But back at his Slate essay, Suellentrop writes that he was invited to take part in a computerized cyberterror game in which cyberterrorists attack a town. It was pimped, or I should say - designed, by Dartmouth's Institute for Security Technology Studies.
Now, with a name like that, you might think it's an academic operation which broadly addresses national security problems and technology.
But if you go out to its website, it's just like the dreary old Nineties collections of faculty members and miscellaneous experts, in which virtually anyone will do who is ready to keep working the cyberterror angle with courses, lectures and monographs that drill into your head the menace of cyberterror.
With nothing new here, it would be expected that any simulation the institute would put together would be one designed to show its participants how deadly cyberterror is, no wiggle-room allowed.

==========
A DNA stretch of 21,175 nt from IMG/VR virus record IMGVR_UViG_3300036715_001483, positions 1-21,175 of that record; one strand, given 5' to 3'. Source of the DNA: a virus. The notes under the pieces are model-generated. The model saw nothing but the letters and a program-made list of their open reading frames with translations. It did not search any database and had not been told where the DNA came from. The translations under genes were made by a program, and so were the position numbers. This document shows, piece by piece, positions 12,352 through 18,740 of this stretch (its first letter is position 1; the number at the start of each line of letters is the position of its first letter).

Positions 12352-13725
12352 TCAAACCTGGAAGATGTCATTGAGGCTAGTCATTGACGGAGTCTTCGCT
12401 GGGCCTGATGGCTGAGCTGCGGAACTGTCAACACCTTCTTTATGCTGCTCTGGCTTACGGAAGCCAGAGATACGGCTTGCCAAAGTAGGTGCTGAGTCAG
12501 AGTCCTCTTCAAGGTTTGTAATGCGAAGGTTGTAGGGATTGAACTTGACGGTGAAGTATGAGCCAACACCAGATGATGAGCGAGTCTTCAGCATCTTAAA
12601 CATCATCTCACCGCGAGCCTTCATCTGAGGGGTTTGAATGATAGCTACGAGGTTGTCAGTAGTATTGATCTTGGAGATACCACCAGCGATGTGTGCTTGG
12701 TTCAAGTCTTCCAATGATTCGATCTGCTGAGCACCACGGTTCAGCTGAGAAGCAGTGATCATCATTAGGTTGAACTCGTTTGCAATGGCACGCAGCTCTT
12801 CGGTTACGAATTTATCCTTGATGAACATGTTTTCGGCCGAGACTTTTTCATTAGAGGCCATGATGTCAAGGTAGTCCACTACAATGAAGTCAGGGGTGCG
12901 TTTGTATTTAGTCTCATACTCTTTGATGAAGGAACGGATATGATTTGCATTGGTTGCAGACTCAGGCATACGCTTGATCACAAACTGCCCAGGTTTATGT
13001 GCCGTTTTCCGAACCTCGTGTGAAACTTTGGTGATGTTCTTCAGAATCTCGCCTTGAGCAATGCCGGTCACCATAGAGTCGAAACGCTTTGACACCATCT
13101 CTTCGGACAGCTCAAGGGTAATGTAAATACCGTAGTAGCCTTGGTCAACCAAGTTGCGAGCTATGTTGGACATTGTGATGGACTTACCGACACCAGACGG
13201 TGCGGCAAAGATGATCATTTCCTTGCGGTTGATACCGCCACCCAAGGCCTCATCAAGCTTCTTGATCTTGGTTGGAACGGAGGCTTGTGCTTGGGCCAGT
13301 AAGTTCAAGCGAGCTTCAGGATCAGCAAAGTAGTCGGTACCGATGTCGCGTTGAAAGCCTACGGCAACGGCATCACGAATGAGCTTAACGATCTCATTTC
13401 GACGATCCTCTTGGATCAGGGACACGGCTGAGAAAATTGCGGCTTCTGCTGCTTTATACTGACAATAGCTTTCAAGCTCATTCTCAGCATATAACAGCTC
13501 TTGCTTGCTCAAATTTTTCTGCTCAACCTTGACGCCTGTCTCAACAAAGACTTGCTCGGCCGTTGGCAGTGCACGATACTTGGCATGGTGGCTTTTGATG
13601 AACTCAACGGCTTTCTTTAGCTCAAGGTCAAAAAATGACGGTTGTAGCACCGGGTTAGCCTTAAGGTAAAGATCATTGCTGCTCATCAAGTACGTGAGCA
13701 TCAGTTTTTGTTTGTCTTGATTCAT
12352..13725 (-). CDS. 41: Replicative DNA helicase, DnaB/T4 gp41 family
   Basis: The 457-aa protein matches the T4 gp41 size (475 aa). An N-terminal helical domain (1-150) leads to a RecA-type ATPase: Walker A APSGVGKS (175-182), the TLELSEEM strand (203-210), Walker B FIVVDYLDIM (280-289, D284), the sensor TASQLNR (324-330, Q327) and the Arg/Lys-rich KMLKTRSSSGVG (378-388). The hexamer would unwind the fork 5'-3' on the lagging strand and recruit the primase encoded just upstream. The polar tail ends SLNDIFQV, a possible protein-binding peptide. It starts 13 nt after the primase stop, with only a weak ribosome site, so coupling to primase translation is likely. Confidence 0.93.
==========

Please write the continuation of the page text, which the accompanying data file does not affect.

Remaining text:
In any case, what Suellentrop doesn't seem to realize, at least he gives no inkling in his writing, is that all such simulations, when run for journalists or officials, are rigged so the participants can't win.
Such things are role-playing games, and if you take part in one, your role is to be the patsy, one of the designated players allowed to go "Oh my!" as the simulation's world comes crashing down around you.
Dick Destiny won't go into it, but it hasn't seen one yet where the object wasn't to simply to create an escalating disaster that flummoxed players, no matter what they did. They never take into account the natural resilience and expertise which may exist within the citizenry.